Corrosion-fatigue is a significant design consideration in deepwater floating production systems. Mechanical loading is accentuated due to the compliant nature of these structures, and sour service conditions can also occur either due to the nature of the crude production or due to seawater flooding of the reservoir to enhance production yield. New high-strength riser steels have recently been developed to meet the demands of deepwater development. The objective of this study was to characterize the corrosion-fatigue resistance of these materials in terms of crack growth rates as a function of applied stress intensity factor range (ΔK), as well as cyclic loading frequency. Experiments were performed on five different steels with yield strengths ranging from 848 to 1080 MPa. Two environments were considered: seawater with cathodic protection to simulate the environment outside of the riser, and a sour brine environment with low oxygen (< 10 ppb) to simulate the environment inside the riser. Not all steels were tested in the sour brine environment since not all were designed to operate in sour service. For both environments, higher strength steels were found to exhibit higher growth rates and lower saturation frequencies. Fatigue crack growth rates as a function of ΔK were also measured, and exhibited two different frequency responses. At high ΔK, the classical frequency response occurred: decreased frequency gave increased crack growth rates. At low ΔK, an inverse frequency effect was observed: deceased frequency gave decreased crack growth rates, as well as increased corrosion-fatigue crack growth thresholds. These differences are believed to be caused by different underlying processes controlling crack growth — specifically, material-environment reaction kinetics at high ΔK, and crack closure due to corrosion-product wedging at low ΔK. The practical significance of these results is discussed, including selection of frequencies for corrosion-fatigue crack growth testing, and applicability of results to structural integrity assessments.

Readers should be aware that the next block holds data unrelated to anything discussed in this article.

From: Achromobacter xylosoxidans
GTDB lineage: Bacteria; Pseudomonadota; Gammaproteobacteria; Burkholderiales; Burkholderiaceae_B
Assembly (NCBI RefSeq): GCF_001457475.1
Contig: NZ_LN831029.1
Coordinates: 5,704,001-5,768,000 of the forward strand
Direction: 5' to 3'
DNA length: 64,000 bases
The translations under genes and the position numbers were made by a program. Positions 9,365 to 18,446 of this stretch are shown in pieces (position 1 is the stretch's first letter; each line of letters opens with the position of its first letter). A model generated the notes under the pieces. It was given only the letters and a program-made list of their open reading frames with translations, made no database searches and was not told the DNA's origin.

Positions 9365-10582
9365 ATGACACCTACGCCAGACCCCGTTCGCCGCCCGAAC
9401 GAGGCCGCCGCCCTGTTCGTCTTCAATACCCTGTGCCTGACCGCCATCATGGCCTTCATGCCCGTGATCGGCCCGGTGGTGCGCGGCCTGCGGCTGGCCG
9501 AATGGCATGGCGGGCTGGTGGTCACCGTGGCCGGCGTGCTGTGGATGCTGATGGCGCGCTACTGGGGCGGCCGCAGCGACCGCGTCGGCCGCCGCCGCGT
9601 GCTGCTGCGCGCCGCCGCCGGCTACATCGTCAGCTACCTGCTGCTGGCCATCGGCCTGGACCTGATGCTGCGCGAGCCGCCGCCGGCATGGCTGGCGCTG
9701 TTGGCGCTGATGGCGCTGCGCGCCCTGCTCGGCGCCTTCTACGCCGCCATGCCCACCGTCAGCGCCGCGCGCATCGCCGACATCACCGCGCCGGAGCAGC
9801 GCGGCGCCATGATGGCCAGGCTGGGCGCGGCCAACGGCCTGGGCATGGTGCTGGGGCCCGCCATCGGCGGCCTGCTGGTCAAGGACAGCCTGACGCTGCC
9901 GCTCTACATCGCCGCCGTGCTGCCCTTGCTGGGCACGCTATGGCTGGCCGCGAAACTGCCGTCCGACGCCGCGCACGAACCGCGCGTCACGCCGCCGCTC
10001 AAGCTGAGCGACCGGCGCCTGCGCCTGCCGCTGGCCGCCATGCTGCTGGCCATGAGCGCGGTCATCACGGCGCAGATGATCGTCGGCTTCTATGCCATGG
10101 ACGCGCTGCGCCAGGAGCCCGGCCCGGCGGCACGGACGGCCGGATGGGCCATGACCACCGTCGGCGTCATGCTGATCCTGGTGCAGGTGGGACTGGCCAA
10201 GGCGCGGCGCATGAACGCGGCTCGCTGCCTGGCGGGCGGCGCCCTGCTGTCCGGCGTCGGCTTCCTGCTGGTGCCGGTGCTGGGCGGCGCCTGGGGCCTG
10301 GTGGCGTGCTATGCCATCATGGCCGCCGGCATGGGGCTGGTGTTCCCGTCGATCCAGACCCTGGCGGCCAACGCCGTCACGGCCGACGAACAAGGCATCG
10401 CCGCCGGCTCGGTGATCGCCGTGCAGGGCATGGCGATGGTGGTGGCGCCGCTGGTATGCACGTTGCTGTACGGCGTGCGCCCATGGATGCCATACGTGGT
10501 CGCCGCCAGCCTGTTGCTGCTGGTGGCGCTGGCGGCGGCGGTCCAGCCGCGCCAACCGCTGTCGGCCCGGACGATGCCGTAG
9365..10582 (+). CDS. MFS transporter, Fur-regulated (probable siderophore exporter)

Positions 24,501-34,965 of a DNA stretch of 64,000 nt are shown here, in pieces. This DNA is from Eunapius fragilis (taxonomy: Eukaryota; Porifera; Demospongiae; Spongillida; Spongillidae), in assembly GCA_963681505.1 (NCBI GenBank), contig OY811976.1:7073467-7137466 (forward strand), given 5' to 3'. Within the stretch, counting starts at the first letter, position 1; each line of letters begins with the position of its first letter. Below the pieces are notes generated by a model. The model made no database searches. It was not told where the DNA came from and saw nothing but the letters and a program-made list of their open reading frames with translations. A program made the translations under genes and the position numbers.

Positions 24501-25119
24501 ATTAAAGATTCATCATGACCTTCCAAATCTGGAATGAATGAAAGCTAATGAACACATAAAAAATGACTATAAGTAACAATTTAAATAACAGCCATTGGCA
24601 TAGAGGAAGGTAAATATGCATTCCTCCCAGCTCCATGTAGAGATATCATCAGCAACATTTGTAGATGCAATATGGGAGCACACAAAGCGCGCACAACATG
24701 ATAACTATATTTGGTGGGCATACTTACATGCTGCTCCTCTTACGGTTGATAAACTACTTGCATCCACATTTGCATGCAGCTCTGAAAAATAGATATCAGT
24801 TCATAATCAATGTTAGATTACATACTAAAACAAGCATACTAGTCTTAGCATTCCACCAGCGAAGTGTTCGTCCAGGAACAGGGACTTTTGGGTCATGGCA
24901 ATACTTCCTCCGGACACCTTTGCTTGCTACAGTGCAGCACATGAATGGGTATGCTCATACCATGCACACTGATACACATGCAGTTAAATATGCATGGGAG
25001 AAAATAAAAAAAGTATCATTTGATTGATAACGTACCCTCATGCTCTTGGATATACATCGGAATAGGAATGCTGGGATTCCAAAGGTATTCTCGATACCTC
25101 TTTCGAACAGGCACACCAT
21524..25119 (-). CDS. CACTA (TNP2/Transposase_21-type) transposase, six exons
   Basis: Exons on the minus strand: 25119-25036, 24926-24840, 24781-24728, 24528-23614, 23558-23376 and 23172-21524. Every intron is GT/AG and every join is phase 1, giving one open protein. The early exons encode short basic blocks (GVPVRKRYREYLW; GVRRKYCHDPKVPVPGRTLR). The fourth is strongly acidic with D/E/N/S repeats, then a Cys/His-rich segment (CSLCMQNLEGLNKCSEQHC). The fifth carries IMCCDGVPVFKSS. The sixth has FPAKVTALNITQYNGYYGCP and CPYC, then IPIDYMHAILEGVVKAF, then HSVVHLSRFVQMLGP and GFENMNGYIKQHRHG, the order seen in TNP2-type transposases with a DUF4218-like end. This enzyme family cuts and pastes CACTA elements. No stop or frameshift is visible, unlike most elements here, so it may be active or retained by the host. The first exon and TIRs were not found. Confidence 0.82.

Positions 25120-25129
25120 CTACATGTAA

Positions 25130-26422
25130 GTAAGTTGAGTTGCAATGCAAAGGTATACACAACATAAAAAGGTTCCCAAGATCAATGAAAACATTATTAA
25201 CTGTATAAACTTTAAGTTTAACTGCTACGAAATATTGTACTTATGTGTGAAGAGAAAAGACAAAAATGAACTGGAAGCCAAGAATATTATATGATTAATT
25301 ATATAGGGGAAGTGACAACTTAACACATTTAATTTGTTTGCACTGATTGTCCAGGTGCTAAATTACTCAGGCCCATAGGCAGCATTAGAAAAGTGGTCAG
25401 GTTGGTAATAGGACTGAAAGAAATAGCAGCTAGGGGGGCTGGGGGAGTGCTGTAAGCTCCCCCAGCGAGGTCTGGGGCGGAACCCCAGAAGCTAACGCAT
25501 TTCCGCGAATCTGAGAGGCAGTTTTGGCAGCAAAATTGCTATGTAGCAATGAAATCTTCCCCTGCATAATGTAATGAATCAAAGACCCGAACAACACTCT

This content is only available via PDF.
You do not currently have access to this content.